Lying in your Career Search

I just read a good article from Monster via Yahoo called – What Really Happens When you Lie on Your Resume.  It’s a good read and is something that I feel pretty passionate about.  As you can see below it’s something that I’ve written about extensively:
So… I think that we have established that lying is a cardinal sin in a career search.  So instead of asking what will happen if I lie in my career search?  Instead, the better question is, how do I bring up difficult and embarrassing subjects in the interview process?  Below are three common situations and how to handle them.
You have a record
There is no easy way around this. If you have a criminal record you are better suited to bring it up earlier rather than later.  What kind of criminal offenses can hurt you?  Here are the big ones – theft, assault, drunk driving (if the job requires driving) and other felonies. (Bonus tip – Google your name and see what pops up – if it is one the first page you should bring it up…)  A lot of people  take the approach of waiting until the last minute to bring up a deal breaker like this – their thinking is that if you make the employer fall in love with you then they might overlook it.  This is like proposing to someone and then telling them that you are still married…  Instead, you should look to discuss it in the first interview.  You might end things prematurely but at least you aren’t going to waste your time with further interviews. 
You got fired
I’ve written about this extensively as well.  If your boss comes in and says things aren’t working out and you say I agree, I quit.  You were still fired.  People say that it was a mutual decision all of the time and it sounds stupid.  Instead of skirting the truth you should dive in and say that he position didn’t work out.  Share why it didn’t work out and what you have learned from it.  Tell them how it made you a better person and future employee.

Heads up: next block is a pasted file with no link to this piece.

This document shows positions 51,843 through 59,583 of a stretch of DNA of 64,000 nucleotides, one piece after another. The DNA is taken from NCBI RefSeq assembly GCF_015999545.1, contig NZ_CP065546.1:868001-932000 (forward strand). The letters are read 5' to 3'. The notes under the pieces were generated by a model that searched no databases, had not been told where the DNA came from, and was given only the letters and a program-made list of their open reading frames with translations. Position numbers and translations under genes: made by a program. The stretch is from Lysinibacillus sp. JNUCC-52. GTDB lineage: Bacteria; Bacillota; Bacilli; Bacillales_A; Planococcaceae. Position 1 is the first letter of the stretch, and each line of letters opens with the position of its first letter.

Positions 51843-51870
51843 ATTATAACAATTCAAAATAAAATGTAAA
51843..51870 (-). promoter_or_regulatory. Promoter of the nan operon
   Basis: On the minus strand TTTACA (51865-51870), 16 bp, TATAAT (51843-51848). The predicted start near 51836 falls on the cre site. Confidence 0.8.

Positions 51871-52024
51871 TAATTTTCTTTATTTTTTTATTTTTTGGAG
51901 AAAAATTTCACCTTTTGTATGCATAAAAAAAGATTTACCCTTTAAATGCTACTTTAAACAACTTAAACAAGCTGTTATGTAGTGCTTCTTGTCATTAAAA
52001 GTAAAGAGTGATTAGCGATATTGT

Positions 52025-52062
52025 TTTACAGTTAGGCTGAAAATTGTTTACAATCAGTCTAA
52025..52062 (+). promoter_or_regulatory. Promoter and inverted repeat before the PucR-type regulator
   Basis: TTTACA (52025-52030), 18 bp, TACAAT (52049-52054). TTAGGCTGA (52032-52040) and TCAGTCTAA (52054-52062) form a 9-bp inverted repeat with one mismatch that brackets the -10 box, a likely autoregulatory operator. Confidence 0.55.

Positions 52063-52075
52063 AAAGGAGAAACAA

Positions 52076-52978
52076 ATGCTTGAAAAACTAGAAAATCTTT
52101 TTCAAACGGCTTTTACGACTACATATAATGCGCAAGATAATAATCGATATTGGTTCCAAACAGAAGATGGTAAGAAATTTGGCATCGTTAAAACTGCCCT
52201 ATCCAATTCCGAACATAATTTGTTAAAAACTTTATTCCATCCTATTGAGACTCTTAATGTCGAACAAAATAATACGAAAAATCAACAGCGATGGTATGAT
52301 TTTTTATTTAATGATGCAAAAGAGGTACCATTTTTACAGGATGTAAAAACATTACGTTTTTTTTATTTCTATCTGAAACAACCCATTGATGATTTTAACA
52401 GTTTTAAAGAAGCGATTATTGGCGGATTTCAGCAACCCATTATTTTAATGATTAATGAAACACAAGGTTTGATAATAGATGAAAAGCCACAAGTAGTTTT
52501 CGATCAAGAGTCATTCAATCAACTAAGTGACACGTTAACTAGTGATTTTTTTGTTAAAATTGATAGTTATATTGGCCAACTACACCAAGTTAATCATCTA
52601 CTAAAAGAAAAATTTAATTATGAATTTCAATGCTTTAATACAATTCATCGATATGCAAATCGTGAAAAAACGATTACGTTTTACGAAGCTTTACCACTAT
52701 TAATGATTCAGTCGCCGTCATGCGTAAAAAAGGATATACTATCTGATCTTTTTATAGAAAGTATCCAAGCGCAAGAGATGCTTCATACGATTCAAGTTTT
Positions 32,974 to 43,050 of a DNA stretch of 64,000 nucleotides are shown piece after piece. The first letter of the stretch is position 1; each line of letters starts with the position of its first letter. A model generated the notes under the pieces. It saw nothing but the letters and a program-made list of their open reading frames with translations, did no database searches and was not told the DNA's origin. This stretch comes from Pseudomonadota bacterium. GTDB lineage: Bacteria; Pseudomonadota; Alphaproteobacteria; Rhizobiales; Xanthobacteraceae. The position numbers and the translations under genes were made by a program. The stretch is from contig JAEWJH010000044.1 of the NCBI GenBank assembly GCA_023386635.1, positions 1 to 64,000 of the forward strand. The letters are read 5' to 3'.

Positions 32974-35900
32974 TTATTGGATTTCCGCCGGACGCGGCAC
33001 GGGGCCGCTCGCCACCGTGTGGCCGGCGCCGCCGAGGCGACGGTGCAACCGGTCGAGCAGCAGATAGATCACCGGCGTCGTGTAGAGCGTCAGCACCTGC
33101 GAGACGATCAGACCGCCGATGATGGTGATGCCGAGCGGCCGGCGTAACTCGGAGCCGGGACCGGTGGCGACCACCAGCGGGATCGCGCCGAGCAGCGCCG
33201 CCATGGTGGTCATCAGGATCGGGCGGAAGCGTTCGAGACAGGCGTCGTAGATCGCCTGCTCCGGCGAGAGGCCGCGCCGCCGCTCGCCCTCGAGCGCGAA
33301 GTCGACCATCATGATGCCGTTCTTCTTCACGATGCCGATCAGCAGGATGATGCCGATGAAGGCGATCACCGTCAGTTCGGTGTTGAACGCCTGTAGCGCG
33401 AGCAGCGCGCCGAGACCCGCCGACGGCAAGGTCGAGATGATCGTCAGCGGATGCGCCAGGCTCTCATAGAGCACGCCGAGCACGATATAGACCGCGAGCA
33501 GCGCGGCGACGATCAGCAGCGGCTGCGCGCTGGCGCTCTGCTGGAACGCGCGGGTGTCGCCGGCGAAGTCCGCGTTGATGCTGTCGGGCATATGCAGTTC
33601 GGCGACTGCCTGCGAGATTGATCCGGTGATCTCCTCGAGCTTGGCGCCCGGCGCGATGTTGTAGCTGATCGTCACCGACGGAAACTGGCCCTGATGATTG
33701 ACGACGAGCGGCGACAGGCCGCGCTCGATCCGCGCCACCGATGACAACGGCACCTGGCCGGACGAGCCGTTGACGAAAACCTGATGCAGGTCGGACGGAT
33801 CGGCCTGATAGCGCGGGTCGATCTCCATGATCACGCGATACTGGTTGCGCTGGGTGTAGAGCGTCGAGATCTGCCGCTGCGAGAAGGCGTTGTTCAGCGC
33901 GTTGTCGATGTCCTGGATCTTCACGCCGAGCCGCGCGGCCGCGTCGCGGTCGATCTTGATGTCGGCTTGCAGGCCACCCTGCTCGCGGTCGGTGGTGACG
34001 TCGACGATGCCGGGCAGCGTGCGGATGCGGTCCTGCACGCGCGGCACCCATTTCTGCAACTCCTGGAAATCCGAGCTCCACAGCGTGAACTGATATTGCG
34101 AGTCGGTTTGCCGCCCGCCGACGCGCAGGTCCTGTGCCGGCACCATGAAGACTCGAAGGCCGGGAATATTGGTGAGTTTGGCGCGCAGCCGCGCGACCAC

You can read more about this here:
You have gaps in employment
  People have gaps in employment for a variety of reasons.  Some people feel the need to fudge dates on a resume to hide them.  Bad idea!  Instead you need to craft a narrative about what you have been doing or were doing during your time off.    It’s pretty easy but sometimes people are worried about how it looks.  If you took your time because you wanted the summer off – then say it.  The right company for you will like this.
Over the years I’ve found one truism about lying in the interview process.  People  do it to try and preserve a chance at jobs that won’t happen anyway.  Telling the truth might stop some interviews dead in their tracks, but I honestly believe that they probably wouldn’t have worked out anyway.  So tell the truth and focus your efforts  on the opportunities that will work for you!
That’s all I’ve got for today.  Have a great week and as always please feel free to leave comments below or email me at [email protected].
Check out some of my recent articles on the blog here:

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